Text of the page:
Friend or Foe? As I reflect on my own life journey, I recognize that Fear is indeed like that annoying friend who no matter how you try to shake her loose refuses to leave your side. From the first day I stood before a class of college students many of whom were much older than I was, through leaving the shores of my beloved homeland, through walking down the aisle to say “I do”, to holding a newborn baby in my arms—I was shaking down to my cotton underwear! BUT I kept on putting one foot in front of the other as I walked on.

If you are waiting to be less afraid to make that big move this year to high tail it out of your current situation with a confident “Adios, amigos!” in pursuit of your vision of a preferred future, well then girlfriend, you may be waiting for a long, long time. In an inspiring video, entitled How to get over your fear of failure, motivational guru and coach Tony Robbins urges us instead to train our minds to think: “I can be fearful, but I can do it anyway”. Similarly, in the book Act like a Leader, Think like a Leader,  the author presents a paradoxical truth that no amount of thinking will allow us to get past the nettlesome companion of fear. Ironically, the only way to face your fear effectively is to take her along for the journey.

Crippling or Motivating? Fear can cripple you or it can motivate you to advance towards your dreams —the choice is yours. Some years ago, my husband and I faced a difficult decision. Should he continue with the world’s largest consulting firm which paid mucho dinero, but which came with an attached puppet string that pulled him on planes, trains and automobiles here, there and everywhere? Or should he say “Hasta la vista, baby!” and launch out on his own–chart a course towards having his own business? There was a moment of great pause. Actually, who am I kidding? There were MOMENTS of great pauses. Are we crazy to even be considering this? What about the risks? We have kids to put through college! So many fears!!! The lure of a stable paycheck to which we had set our GPS was tempting—it threatened to cripple our movement towards a different path. Yet, as a financial consultant to others, he realized that staying in the firm’s safety zone in uncertain economic times would lock him out of his future earning potential on his own terms. But more importantly, he was driven by a desire for a better quality of life–more time with the kids and me, and to do more than his parents had done—to work towards a richer legacy than a stable pension plan. The fear of what could be lost if we did not make this move outweighed the fears we had about the loss of that paycheck—fear was a motivating agent.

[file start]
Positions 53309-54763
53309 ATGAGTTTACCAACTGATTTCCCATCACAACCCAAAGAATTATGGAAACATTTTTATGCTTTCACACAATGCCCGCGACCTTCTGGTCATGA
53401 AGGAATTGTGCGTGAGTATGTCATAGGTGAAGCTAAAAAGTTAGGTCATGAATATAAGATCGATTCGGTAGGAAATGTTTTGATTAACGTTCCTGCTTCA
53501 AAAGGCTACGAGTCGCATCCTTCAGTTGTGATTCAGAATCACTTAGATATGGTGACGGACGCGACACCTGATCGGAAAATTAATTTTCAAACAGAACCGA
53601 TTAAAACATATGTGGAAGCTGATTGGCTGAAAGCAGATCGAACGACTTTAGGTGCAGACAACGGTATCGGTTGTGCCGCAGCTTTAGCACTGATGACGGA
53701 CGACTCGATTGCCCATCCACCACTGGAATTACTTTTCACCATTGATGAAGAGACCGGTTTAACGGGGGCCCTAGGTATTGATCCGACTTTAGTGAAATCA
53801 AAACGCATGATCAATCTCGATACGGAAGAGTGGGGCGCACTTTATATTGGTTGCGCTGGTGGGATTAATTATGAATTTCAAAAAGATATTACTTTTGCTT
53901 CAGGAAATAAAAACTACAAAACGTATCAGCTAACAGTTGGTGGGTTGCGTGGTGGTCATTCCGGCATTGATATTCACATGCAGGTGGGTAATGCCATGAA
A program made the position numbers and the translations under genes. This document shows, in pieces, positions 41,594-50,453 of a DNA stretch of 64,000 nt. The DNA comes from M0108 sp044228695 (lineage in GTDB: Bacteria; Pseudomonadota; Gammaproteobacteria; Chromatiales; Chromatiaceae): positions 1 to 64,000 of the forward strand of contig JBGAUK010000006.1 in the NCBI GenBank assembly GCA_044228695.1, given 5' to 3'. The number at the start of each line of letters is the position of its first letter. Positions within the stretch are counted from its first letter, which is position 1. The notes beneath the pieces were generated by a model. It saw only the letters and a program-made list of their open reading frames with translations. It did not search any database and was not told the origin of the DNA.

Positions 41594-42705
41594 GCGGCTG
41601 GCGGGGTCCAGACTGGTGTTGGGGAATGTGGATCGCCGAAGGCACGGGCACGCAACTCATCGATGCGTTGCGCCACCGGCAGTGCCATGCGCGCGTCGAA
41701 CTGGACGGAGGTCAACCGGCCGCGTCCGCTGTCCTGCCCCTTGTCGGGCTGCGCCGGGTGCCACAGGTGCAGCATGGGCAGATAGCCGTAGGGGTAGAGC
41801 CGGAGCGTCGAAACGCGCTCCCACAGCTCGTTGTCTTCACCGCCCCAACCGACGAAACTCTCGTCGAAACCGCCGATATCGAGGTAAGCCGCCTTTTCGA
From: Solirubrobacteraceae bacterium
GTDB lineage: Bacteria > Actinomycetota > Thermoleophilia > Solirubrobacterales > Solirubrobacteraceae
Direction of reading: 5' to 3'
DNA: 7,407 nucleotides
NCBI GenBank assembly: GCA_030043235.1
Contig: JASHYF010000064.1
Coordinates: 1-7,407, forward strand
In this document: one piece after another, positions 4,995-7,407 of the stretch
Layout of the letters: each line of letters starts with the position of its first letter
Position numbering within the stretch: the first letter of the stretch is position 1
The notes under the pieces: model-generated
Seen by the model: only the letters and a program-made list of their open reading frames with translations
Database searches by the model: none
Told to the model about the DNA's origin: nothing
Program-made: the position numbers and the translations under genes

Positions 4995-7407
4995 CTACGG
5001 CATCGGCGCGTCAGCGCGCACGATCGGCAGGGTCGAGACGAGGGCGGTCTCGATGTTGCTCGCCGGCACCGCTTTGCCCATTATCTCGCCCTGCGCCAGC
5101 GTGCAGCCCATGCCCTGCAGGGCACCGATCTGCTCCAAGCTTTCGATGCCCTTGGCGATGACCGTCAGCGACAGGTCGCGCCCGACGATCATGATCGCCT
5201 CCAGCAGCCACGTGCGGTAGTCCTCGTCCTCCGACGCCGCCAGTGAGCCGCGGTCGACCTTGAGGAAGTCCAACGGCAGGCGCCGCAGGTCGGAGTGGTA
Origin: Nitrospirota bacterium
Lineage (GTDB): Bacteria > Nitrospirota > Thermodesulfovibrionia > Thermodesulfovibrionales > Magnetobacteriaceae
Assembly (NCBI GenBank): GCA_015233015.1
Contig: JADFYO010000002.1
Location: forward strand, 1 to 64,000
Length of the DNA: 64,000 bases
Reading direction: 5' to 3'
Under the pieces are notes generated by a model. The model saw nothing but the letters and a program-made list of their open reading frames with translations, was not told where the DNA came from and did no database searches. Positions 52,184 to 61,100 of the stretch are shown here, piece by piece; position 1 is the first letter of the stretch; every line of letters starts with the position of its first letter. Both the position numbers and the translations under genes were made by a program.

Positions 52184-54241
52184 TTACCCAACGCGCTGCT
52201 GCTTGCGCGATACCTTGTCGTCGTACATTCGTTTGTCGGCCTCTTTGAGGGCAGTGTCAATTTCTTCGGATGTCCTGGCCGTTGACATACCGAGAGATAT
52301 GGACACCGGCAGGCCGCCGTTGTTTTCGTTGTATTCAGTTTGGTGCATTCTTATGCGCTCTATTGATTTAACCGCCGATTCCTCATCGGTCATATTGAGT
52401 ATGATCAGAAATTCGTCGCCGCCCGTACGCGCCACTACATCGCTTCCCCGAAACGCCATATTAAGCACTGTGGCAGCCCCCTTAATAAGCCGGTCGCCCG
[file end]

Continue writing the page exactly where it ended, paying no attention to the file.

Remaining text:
I confess, that even now, after making that and other major life decisions together over the years, there are still moments of uncertainty and lingering questions. Did we do the IMG_7032right thing? Can we really make it? Yet, it is in the presence of this troublesome companion–fear–but armed with a growing confidence that we are determined to keep on walking courageously in fulfillment of our purpose and calling. And here is what we are discovering: every day, we make that choice –it is a choice that is positioning us well to experience the gift of joyful living. And it is wonderful!

So as you stand on the brink of this new year, what is your resolution? What should you do even if you are afraid? I know you’ve thought about it. Well? What are you going to do? My advice: Go ahead and DO it! Prepare yourself to begin walking that road even if you are afraid!

I would love to hear your personal story or thoughts of wanting to or facing fear head on. What lessons are these experiences teaching you?

“Nah! Not today!”–Leading Courageous Conversations

 

Kathy- SpeakingFew people are willing to start courageous conversations. Now, I am not referring to